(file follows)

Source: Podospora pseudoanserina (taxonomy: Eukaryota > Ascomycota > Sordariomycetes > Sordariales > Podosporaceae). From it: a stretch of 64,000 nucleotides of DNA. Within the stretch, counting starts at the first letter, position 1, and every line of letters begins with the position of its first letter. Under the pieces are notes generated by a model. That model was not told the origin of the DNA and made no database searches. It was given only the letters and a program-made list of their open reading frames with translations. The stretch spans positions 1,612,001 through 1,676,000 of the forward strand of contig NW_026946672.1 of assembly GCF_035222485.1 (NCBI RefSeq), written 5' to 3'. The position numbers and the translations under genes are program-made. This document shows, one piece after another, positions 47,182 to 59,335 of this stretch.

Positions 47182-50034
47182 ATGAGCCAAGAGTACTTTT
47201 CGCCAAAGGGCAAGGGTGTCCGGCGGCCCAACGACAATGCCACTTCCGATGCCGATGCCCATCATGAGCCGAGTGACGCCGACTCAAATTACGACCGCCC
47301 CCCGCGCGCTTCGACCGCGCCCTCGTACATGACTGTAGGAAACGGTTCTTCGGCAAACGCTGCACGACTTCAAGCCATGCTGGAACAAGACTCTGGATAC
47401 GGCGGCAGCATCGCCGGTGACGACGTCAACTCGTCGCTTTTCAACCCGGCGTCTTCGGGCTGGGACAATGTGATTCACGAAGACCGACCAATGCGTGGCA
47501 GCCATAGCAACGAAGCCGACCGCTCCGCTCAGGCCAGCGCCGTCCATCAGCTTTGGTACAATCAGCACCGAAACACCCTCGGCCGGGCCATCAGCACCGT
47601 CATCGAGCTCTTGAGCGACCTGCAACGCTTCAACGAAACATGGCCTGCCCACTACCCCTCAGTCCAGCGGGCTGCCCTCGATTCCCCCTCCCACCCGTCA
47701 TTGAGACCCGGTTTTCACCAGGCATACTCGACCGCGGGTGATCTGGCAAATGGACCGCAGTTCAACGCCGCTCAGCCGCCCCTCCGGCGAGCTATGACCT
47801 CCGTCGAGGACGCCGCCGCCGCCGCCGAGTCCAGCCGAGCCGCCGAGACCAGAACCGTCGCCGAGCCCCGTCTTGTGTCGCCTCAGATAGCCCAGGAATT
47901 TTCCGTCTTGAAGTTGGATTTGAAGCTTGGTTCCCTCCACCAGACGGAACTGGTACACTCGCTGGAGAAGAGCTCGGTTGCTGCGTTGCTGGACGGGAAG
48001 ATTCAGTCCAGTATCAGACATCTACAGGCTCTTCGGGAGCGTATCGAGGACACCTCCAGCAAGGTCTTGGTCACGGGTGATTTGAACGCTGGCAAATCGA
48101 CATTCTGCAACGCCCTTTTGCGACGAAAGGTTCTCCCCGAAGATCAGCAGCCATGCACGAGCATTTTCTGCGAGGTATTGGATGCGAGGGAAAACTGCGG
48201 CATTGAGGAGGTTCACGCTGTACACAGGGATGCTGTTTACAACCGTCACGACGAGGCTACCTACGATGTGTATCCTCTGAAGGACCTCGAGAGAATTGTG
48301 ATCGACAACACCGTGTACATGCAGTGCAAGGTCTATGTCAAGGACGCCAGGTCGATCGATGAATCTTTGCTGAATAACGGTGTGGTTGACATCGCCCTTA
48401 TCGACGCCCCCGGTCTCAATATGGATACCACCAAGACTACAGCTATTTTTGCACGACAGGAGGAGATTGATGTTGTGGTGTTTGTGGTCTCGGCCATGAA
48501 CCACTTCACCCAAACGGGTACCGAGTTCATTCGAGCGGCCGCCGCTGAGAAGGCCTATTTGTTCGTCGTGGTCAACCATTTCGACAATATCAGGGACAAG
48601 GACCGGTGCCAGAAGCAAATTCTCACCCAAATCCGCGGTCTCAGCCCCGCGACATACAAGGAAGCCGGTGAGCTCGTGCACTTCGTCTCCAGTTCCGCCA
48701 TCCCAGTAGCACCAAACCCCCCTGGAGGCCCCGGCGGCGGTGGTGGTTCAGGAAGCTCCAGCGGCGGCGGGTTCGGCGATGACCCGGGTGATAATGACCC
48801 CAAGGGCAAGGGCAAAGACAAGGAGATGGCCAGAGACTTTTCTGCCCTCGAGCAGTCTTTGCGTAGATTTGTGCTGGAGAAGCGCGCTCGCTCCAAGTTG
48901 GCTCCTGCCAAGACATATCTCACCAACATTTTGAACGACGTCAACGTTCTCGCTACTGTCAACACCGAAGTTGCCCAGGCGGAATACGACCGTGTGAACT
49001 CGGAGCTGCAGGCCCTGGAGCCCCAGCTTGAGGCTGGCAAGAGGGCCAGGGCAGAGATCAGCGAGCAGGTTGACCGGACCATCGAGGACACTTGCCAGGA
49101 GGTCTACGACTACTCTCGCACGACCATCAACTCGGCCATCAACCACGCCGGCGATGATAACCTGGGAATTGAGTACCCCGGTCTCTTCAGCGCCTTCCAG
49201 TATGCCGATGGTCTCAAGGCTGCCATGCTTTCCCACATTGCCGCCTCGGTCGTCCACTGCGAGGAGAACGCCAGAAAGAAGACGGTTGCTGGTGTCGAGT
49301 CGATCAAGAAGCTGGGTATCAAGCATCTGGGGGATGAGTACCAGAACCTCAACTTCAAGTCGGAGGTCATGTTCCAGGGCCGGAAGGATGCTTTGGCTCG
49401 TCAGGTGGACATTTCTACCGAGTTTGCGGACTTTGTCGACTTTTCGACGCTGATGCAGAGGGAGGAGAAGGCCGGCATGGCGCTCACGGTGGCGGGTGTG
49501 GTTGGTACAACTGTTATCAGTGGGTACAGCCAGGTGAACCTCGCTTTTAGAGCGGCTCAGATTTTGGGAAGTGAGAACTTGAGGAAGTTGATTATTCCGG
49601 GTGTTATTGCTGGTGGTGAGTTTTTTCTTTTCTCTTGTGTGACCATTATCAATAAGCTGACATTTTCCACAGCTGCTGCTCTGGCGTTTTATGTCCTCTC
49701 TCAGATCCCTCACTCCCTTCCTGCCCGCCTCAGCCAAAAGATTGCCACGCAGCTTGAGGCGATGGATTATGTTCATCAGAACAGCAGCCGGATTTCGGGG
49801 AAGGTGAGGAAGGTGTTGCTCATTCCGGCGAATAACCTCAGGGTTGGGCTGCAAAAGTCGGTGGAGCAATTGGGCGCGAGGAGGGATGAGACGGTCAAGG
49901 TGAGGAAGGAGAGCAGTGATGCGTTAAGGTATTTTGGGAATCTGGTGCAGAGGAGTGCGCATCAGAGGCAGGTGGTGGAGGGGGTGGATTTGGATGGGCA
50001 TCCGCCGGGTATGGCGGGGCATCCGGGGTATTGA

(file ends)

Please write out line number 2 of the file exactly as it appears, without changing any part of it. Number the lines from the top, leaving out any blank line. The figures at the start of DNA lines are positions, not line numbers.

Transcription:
Positions 47182-50034